I've been doing a lot of thinking this week following my previous post.
Primarily about this blog and what it's for and also the wider issue of where the boundaries in your lives are, whether they are solid, moveable or exist at all.
As a Social Media Professional (don't laugh), I have attracted a cult following (as in small and crazy) on some social media channels like Twitter, LinkedIn and Google+ who expect me to post links and ideas on Social Media, new ideas, platforms, tactics etc. and how they can best use it. I use Facebook primarily to catch up with and communicate with friends so I have already compartmentalised my social media consumption thusly.
How have I reacted in the past when other people's boundaries start getting blurred and their real lives have intruded into their professional online persona's? I follow a lot of social media and tech bloggers and I admit, I become more intrigued and interested when the realities of everyday life come over, because it personalises them more.
I'm a big fan of the writer Gretchen Rubin and her Happiness projects. An attempt to lifehack and reprogram/force yourself to be happier in all aspects of your life. Her books are an enthralling read and full of background reading, information and examples from the lives of philosophers, statesmen, spiritual leaders and other inspirational characters but the most compelling parts for me are her interactions with her husband, kids, friends and family and what happens when the rubber of her theories meets the road of reality. IE, what happens when you become a real person, not an esoteric author.
It reassures me to know they are a real person with real life problems and not a digital avatar sat on a silicone throne pontificating on Pinterest Pages from on high, removed from the everyday digital and detritus we all have to deal with.
Of course there are limits, WH Smiths has a tragic life story section now for horrendous memoirs so I do like them to go back on topic occasionally but the fact that they are willing to share their own experiences somehow makes them a more real writer and authentic voice than before.
I thought about this very carefully before writing about our current immigration travails. I know the blog is different, especially this one, as it is meant to be a filtered mirror into my life back in the UK, and this problem is currently weighing me down significantly, so if I didn't make mention of it then I think I'd be doing the reader a disservice. You're here for a couple of reasons but primarily I guess, it's to hear from me. Guy Bailey the person, not the social media enthusiast and expert, or the writer or the PR/Comms freelancer.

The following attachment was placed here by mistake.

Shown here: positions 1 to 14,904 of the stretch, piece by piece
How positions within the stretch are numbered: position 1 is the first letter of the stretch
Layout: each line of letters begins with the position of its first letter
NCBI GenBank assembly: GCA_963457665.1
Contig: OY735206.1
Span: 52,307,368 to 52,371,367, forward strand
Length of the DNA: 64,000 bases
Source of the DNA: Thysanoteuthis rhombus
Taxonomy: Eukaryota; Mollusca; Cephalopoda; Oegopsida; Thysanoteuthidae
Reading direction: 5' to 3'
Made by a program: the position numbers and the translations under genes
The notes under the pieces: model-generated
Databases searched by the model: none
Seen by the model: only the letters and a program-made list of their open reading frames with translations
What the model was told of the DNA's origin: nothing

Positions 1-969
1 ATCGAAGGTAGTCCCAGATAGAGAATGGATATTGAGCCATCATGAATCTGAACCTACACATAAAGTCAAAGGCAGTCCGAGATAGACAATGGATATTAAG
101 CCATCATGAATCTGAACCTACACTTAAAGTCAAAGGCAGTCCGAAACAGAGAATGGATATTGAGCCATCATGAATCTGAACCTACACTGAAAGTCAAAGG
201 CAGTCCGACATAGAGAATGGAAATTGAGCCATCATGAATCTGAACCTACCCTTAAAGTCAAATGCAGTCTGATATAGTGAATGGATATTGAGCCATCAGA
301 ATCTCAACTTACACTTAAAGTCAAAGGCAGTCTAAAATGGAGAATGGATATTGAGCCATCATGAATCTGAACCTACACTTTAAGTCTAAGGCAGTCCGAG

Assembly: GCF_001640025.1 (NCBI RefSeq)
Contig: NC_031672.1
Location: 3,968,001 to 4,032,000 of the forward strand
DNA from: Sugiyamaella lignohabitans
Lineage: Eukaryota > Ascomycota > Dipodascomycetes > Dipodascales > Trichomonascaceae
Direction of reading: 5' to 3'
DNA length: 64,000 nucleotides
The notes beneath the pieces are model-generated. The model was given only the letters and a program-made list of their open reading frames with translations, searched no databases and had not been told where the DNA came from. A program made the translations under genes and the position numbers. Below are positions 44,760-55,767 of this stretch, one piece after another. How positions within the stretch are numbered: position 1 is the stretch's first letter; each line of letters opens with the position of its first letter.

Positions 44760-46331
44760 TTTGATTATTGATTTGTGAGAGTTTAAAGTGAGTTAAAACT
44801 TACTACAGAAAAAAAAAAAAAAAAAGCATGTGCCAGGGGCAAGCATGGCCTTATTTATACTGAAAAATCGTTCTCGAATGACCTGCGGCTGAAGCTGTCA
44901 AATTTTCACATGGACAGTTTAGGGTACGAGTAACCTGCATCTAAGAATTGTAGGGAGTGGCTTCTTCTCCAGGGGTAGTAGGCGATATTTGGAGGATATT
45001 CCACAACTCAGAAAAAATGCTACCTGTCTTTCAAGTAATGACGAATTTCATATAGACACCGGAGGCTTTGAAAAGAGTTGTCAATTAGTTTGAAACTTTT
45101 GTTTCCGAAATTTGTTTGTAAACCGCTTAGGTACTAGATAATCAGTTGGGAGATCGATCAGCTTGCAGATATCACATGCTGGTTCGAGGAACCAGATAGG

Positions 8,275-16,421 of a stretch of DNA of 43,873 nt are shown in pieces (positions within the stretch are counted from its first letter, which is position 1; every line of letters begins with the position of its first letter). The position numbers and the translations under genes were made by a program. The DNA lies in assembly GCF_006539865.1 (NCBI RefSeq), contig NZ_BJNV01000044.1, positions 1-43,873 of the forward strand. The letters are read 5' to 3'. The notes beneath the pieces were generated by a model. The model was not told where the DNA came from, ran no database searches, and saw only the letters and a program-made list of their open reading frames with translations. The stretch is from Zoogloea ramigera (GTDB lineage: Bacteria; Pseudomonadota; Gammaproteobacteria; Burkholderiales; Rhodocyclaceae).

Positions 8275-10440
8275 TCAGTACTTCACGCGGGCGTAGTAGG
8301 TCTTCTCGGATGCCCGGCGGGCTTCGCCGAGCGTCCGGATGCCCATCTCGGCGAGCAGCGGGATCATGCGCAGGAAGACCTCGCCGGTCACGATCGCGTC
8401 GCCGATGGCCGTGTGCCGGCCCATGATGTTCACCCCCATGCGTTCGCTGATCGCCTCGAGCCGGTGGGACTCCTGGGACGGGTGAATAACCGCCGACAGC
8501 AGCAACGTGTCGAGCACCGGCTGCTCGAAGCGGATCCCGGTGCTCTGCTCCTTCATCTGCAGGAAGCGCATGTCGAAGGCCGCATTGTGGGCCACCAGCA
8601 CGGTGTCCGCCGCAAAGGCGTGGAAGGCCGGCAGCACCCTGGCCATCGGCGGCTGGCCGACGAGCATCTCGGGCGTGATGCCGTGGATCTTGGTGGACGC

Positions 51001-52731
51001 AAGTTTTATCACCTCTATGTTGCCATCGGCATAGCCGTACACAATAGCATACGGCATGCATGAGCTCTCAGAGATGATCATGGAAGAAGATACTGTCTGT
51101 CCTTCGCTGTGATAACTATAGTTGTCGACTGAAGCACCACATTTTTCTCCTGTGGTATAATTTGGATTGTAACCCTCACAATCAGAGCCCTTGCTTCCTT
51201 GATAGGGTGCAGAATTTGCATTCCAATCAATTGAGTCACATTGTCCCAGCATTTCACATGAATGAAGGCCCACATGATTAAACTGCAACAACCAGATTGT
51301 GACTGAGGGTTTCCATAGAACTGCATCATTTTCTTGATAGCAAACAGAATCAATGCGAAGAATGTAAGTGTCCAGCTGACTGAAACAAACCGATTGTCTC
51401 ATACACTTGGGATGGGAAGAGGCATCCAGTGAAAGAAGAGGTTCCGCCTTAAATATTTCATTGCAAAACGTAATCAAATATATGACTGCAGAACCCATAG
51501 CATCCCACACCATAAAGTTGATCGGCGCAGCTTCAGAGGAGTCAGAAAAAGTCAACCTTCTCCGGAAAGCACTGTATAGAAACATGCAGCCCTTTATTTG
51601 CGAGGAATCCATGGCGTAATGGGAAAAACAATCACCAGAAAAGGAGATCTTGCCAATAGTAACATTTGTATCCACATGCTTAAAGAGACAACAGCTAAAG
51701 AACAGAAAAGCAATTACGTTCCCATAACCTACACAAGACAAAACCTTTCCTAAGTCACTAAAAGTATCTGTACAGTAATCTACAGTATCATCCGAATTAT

I link to my blog on LinkedIn, where maybe the personal stuff should be kept to a minimum, and on Facebook where the professional stuff should be put on a leash so I apologise if I let light in on magic by lifting the corner of the curtain, but ultimately, no matter why people follow, read or connect with you on Social Media or even offline, it's because of you.
Your knowledge, opinions, thoughts, prejudices, ideals, humour and ideas are all facets of you and while some filtering and a process of segment marketing your personality are in operation every minute you're awake, maybe it's not such a new idea. Before the internet it used to be called a conscience.
So I'm not going to make any more apologies for keepin' it real. You're here (or on Twitter, Facebook, Google+, LinkedIn, Vine or someplace else) to hear from me, and even though I know a bunch of stuff about a bunch of stuff, none of it means anything without the filter of life and living to give it the human context.